Rethinking ‘Pinoy pride’
Mexico City—Whenever there’s something linked to the Philippines that makes it to the global stage—whether it’s an athlete, a beauty queen, a whiz kid, or a work of art—there’s the expected invocation of “Pinoy pride,” the declaration that one is “proud to be Pinoy!”
But “Pinoy pride” has also gained notoriety among those who think it is all too often a misplaced search for relevance. Why highlight the remote Filipino ancestry of some pop star, or feature the Filipino maid of some sporting superstar? Why allow foreign entities—from platforms like Netflix to media outlets like Time magazine—to serve as a source of validation for our accomplishments? And why the need to land in the Guinness Book of World Records for things like “World’s Largest Fish Display” or the “Most people brushing their teeth simultaneously”?
Both sentiments, I think, are understandable.
People’s notions of “Pinoy pride,” after all, often stem from a long history of Pinoy humiliation; of being told we were second class; of being patronized and infantilized, alongside being exploited and held back to such an extent that our inferiority seemed natural. Held in the light of this symbolic violence, people have looked at international validation as a way to affirm their sense of national worth. Just as Juan Luna’s medals for Cleopatra and Spoliarium gave pride to the ilustrados in the 1880s, Manny Pacquiao’s boxing victories and life story continue to resonate with many Filipinos today.
It’s also worth adding that the discourse of national pride is not unique to the Philippines. Here in Mexico, for instance, numerous articles have been written about why the people should be “orgulloso de ser mexicano” (proud to be Mexican), and the Mexican connection is always highlighted in global sports and other domains. And if pursuing Guinness records sounds trivial, we must bear in mind that it’s done all over the world; in fact, the “Most people brushing their teeth simultaneously” record, attempted by Filipinos in 2007, is currently held by India, with 26,382 people brushing their teeth simultaneously in 2019.
Even so, the discomfort is understandable for various reasons, chief of which is the argument that, by accepting Pinoy pride, we reinforce the power of others to validate us, unwittingly perpetuating our marginality. Do we really need a foreign vlogger or magazine to tell us how beautiful our beaches are? Or some international chef to tell us that our lechon is “the best pig ever”? I think there is a point to be made that all too often foreign provenance is uncritically held up as an achievement, as if just because something is “international” means that it’s prestigious.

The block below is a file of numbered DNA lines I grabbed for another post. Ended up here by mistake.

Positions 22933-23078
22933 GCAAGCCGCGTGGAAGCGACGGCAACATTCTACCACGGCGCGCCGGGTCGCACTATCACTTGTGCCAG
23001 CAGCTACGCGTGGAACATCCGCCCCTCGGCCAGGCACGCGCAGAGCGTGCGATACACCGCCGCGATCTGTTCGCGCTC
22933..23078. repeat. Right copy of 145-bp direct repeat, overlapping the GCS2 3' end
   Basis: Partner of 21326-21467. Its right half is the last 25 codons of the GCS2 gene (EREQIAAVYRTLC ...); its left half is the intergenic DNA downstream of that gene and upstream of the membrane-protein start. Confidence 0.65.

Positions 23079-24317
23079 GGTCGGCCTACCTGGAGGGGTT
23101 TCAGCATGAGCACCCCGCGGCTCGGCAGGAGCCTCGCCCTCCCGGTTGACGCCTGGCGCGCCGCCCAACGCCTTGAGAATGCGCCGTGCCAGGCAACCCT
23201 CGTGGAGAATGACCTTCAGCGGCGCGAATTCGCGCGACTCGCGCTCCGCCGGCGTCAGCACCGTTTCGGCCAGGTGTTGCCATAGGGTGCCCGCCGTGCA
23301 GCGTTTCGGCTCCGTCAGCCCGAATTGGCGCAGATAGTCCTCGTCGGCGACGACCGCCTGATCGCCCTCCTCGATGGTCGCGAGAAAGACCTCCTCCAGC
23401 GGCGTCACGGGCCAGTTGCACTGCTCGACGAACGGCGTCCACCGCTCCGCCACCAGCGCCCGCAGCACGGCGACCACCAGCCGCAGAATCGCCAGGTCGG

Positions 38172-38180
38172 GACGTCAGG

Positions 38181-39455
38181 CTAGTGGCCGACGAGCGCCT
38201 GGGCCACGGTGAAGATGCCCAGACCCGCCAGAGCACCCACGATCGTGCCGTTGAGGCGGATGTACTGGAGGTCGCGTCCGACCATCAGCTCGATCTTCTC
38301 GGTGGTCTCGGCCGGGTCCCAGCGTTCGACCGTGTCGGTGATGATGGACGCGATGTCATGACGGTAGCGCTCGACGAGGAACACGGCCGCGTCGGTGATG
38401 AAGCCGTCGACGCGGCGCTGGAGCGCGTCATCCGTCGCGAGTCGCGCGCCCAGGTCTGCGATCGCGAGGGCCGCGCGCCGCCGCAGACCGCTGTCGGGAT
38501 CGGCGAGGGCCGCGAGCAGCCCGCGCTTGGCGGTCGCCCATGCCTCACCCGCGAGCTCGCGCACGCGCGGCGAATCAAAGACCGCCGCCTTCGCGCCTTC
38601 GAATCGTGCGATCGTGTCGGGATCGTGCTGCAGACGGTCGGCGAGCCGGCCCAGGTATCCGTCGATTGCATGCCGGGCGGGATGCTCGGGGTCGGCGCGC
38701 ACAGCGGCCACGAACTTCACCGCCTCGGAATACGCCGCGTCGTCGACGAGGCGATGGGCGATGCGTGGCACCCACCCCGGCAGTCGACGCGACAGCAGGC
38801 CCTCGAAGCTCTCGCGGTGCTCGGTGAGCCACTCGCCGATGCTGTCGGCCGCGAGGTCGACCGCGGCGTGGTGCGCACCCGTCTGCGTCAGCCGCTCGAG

This is especially because this “foreign validation” is exploited by unscrupulous entities, such as those who extract huge fees for children and adults alike to participate in some international event, or get some foreign “certificate.” And because, in turn, the resentment for this “foreign validation” is then capitalized on by racists who insist on a narrow definition of what constitutes “Filipino”—as well as by populists like Duterte who proclaim that “I don’t care about what other countries think,” as when we are ranked poorly in our COVID-19 response.
But can we appreciate what others think of us without placing undue importance to it, without feeling insecure about what it means? And can we welcome connections—genetic, ethnic, historic, or otherwise—with others without relying on those connections to give us a sense of identity and worth? Perhaps the problem is not with “Pinoy pride” per se, but how it often involves looking at ourselves from the eyes of others, and forcing a choice between their gaze and others. Can it not be both?
I don’t really have an answer to what constitutes “Pinoy pride,” but what I know is that there is no need to invent reasons for it, other than those that already exist. In the 1980s, school textbooks trumpeted fake “achievements” like Filipinos inventing the fluorescent lamp or moon buggy in a bid to prop up this “pride.” In fact, we have always been relevant, both in our own terms and in relation to what others have achieved.
From the Austronesian sailors who navigated the oceans to the athletes who will represent us this month in the Tokyo Olympics, there’s so much to be proud of in our nation—especially if we are willing to expand our vision of nationhood.